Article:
A long running lawsuit brought by the state of Mississippi against pharmaceutical and cosmetics giant Johnson & Johnson may proceed, after the state supreme court refused to side with the company in its bid to toss the claim involving allegations that it violated state laws concerning labeling of its talc-based products. Specifically, the lawsuit brought by Mississippi’s attorney general claimed that Johnson & Johnson failed to disclose possible health risks associated with using the company’s Baby Powder and Shower to Shower talcum powder products which the company faces an avalanche of litigation in federal and state courts across the country.
According to the lawsuit, filed in Hinds County Chancery Court in 2014, Johnson & Johnson violated Mississippi’s Consumer Protection Act when the company failed to include labels on its talcum powder products displaying a warning of the possible links between using talc-based products and developing ovarian cancer. The state’s attorney general’s lawsuit sought an injunction to force Johnson & Johnson to include warnings on talcum powder product labels and enforce violations with fines up to $10,000.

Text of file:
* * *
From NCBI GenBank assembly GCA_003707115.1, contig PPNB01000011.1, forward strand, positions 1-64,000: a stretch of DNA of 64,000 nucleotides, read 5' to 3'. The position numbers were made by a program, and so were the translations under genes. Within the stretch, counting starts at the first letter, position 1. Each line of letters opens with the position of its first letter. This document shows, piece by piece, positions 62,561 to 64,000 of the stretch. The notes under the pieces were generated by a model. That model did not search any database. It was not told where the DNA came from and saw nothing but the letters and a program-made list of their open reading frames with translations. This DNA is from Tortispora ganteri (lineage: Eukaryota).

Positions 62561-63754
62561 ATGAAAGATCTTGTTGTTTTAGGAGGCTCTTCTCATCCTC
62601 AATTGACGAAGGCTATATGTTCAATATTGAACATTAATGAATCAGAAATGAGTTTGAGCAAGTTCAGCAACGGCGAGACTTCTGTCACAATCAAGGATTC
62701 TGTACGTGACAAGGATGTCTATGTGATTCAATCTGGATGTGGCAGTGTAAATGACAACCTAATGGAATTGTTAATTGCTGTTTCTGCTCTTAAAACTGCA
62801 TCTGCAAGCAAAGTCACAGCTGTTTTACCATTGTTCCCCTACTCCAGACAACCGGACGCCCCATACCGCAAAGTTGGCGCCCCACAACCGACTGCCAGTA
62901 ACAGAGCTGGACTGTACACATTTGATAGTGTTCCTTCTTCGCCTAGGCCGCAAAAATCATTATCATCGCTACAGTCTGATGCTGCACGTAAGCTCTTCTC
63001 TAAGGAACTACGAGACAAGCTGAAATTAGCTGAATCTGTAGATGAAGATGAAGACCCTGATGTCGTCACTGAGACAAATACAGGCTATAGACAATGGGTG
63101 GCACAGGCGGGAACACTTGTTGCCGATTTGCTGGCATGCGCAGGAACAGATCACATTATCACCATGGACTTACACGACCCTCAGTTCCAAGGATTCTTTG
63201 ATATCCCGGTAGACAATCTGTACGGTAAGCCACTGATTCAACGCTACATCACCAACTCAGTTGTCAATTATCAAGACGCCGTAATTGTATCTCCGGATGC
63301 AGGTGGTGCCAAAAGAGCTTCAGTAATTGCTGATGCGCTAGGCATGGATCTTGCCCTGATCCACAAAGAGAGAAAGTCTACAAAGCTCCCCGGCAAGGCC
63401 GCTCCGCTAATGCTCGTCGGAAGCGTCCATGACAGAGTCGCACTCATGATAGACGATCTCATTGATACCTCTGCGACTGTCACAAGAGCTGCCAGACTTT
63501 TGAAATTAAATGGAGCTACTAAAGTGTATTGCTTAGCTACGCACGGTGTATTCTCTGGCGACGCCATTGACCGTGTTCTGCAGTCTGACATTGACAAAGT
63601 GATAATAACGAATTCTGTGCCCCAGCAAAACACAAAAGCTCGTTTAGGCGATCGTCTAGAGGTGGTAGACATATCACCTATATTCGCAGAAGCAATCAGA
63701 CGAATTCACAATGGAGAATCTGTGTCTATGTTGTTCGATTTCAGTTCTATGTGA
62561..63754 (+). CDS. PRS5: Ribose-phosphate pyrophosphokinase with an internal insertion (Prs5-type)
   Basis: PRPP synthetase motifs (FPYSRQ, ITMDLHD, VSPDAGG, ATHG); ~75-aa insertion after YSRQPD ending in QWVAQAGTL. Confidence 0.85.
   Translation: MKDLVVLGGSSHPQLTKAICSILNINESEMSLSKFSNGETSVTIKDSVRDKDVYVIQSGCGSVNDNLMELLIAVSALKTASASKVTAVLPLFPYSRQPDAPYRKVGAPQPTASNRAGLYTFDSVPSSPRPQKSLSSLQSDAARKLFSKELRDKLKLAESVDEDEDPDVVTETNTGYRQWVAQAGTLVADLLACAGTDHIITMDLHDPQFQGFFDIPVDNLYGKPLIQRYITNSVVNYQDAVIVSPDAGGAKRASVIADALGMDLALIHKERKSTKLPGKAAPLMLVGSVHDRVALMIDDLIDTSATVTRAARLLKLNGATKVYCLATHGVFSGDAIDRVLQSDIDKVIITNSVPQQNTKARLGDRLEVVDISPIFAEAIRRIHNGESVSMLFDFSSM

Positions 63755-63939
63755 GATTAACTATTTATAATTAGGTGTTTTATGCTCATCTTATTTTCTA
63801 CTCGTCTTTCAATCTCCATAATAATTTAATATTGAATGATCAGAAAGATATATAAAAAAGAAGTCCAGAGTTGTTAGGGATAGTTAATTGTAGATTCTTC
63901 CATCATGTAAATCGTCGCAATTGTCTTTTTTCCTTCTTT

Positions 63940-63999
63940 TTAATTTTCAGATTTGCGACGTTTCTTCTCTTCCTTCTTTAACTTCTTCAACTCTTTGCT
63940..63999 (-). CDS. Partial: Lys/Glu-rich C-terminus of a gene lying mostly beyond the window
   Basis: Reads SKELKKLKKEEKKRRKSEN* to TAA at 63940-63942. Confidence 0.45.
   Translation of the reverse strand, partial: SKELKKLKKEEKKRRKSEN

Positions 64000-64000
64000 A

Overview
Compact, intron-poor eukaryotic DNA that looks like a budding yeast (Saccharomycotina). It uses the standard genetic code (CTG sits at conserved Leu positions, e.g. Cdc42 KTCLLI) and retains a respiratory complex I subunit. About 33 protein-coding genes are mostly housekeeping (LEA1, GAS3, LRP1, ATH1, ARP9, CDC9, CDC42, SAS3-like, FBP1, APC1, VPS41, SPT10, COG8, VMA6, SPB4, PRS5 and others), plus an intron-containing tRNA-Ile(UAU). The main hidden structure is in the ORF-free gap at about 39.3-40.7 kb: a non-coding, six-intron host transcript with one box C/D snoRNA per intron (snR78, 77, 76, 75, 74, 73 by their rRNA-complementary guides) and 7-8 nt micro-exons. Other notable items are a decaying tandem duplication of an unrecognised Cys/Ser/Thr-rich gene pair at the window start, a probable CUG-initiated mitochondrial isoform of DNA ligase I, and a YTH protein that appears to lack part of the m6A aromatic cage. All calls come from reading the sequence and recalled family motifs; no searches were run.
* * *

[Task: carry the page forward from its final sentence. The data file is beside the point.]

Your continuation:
After the state filed its preliminary lawsuit in county court, Johnson & Johnson asked the court to toss out the lawsuit. After the chancery court refused to do so in December 2018, the company appealed to a state appellate court to do the same, but was met with a similar denial. Johnson & Johnson subsequently went to the state’s highest court for yet another dismissal, arguing that labeling requirements on its cosmetics products are preempted by federal laws and the state therefore had no authority to require the company include the types of warning labels the matter pertained to.